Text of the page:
Life is not designed to hand us success or satisfaction, but rather to present us with challenges that make us grow

TERRY LAUGHLIN is the founder of Total Immersion, an innovative swimming method focused on teaching students to swim in a highly efficient manner. Between 1973 and 1988, Terry coached three college and two USA Swimming club teams, improving each team dramatically and developing 24 national champions. In 1989, Terry founded Total Immersion and turned his focus from working with young, accomplished swimmers to adults with little experience or skill. He is the author of Total Immersion: The Revolutionary Way to Swim Better, Faster, and Easier, which I recommend reading after watching the videos titled Freestyle: Made Easy. I was introduced to Terry and Total Immersion by billionaire investor Chris Sacca, and it single-handedly taught me how to swim in my 30s. In less than ten days of solo training, I went from a two- length maximum (of a 25-yard pool) to swimming more than 40 lengths per workout in sets of two and four. It blew my mind, and now I swim for fun. It changed my life.

What is the book (or books) you’ve given most as a gift, and why? Or what are one to three books that have greatly influenced your life?

Mastery by George Leonard. I first read this book 20 years ago, after reading Leonard’s Esquire article, the seed from which the book grew. Leonard wrote the book to share lessons from becoming an Aikido master teacher, despite starting practice at the advanced age of 47.

I raced through its 170-plus pages in a state of almost feverish excitement, so strongly did it affirm our swimming method. The book helped me see swimming as an ideal vehicle for teaching the mastery habits and behaviors closely interwoven with our instruction in the physical techniques of swimming. I love this book because it is as good a guide as I’ve ever seen to a life well lived.

A brief summary: Life is not designed to hand us success or satisfaction, but rather to present us with challenges that make us grow. Mastery is the mysterious process by which those challenges become progressively easier and more satisfying through practice. The key to that satisfaction is to reach the nirvana in which love of practice for its own sake (intrinsic) replaces the original goal (extrinsic) as our grail. The antithesis of mastery is the pursuit of quick fixes.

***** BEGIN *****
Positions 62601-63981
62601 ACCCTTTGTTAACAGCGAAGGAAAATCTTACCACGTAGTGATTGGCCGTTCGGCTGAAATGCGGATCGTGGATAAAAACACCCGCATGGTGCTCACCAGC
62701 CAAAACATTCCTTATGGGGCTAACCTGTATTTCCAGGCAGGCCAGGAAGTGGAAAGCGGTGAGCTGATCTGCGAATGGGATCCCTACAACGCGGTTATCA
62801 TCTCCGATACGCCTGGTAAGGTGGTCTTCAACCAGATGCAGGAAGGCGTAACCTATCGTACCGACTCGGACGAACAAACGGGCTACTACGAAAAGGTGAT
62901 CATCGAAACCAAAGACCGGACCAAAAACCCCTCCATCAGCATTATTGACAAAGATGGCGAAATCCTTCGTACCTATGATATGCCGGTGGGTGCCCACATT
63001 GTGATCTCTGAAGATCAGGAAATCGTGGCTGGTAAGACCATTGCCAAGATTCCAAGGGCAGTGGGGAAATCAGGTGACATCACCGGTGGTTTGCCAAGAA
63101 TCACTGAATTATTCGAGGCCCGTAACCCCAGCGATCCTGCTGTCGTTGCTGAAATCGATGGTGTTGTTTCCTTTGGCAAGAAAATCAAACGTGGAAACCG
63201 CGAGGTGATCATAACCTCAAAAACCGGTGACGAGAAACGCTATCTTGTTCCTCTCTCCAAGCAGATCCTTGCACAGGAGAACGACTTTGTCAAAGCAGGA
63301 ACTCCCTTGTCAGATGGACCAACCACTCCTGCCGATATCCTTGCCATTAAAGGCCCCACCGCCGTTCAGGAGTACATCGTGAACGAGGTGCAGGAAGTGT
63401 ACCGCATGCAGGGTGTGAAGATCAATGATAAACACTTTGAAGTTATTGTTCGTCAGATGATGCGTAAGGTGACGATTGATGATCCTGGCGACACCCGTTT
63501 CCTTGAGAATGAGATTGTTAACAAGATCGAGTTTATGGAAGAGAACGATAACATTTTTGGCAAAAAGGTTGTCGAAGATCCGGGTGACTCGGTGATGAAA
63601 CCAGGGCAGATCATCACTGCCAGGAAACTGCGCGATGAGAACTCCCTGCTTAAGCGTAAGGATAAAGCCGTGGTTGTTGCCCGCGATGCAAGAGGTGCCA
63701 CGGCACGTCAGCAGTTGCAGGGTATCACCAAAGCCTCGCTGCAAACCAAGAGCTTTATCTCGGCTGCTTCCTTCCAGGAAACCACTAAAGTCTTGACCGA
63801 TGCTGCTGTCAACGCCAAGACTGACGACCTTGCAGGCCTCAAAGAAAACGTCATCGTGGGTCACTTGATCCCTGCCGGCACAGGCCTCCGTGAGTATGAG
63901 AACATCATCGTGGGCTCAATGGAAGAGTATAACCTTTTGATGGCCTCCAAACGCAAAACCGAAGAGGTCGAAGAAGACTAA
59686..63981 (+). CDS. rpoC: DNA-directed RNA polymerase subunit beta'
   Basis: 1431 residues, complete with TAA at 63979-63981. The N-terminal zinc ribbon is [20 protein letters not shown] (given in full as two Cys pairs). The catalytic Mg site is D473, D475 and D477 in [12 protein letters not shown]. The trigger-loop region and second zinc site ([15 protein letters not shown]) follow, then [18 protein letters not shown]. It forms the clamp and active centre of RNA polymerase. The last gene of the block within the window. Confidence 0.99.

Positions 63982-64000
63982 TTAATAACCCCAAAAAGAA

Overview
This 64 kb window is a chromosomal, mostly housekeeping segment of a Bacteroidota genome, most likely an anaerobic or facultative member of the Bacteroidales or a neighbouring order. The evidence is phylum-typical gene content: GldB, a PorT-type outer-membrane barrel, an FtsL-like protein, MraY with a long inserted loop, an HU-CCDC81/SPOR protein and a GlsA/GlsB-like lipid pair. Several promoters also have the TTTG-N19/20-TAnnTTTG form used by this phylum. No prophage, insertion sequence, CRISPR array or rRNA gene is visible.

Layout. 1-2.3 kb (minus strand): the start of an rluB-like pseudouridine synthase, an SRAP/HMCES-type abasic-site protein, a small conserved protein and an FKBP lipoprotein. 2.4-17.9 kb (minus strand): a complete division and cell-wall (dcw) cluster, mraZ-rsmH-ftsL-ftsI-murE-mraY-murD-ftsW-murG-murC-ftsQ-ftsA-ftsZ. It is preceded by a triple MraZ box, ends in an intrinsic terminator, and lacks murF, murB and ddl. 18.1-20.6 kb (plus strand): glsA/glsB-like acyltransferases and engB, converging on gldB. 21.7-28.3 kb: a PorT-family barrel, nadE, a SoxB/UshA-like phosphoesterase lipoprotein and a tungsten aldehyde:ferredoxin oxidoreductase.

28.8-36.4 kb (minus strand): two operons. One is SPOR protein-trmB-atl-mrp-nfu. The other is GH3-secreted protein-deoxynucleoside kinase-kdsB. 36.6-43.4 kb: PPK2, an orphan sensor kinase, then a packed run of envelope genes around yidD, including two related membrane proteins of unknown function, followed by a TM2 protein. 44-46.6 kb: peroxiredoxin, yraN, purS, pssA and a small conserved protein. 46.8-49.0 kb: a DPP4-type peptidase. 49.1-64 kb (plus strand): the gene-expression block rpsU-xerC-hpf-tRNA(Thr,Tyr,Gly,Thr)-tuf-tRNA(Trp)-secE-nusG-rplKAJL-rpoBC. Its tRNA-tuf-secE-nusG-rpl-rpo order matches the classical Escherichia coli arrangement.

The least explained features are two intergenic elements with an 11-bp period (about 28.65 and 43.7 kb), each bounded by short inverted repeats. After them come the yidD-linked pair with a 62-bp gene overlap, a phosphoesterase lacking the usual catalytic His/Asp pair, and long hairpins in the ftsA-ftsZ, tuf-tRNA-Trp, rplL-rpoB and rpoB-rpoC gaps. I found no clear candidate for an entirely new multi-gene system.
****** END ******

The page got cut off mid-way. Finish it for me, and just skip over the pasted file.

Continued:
My five steps to mastery:

  1. Choose a worthy and meaningful challenge.
  2. Seek a sensei or master teacher (like George Leonard) to help you establish the right path and priorities.
  3. Practice diligently, always striving to hone key skills and to progress incrementally toward new levels of competence.
  4. Love the plateau. All worthwhile progress occurs through brief, thrilling leaps forward followed by long stretches during which you feel you’re going nowhere. Though it seems as if we’re making no progress, we are turning new behaviors into habits. Learning continues at the cellular level . . . if you follow good practice principles.
  5. Mastery is a journey, not a destination. True masters never believe they have attained mastery. There is always more to be learned and greater skill to be developed.

How has a failure, or apparent failure, set you up for later success? Do you have a “favorite failure” of yours?
I began my coaching career in 1972 and had immediate and unbroken success. Between 1975 and 1983, I coached 24 national club and college champions and tremendously transformed every team I coached, from middling to high- performing. However, in 1983 I suffered a discouraging setback, losing a coaching job in a power struggle with a control-oriented parent board immediately after my young team won a Junior National championship.

The disappointment of having a promising team taken away from me after investing five years in their development put me into a state I didn’t recognize at the time: the stages of grief. Over the next four years, I went through three head coaching positions, experiencing success in the pool in each, yet never feeling happy or satisfied.

In 1987, I finally recognized that unresolved grief was keeping me from enjoying my work, and that only a hiatus from coaching could resolve it. As well, I had nothing in the bank to show for 16 years of employment and was looking at college tuition payments for three daughters, starting just five years later.

With reluctance, I left coaching—uncertain if I would return—to see whether my native intelligence and abilities would prove more remunerative in another field. For two years, I worked in marketing communications, first at a technology company, then in a hospital. I earned enough to pay the bills, but I still wasn’t able to put anything away for the future. More important, I was unable to summon any enthusiasm for my work.

I easily understood the problem. As a head coach for all those years, I had been essential and instrumental in anything significant that occurred. The success or failure of the entire enterprise was due mainly to my efforts and abilities. In the corporate world, I felt like a cog: It didn’t much matter if I even came to work or not, and I simply could not endure that feeling.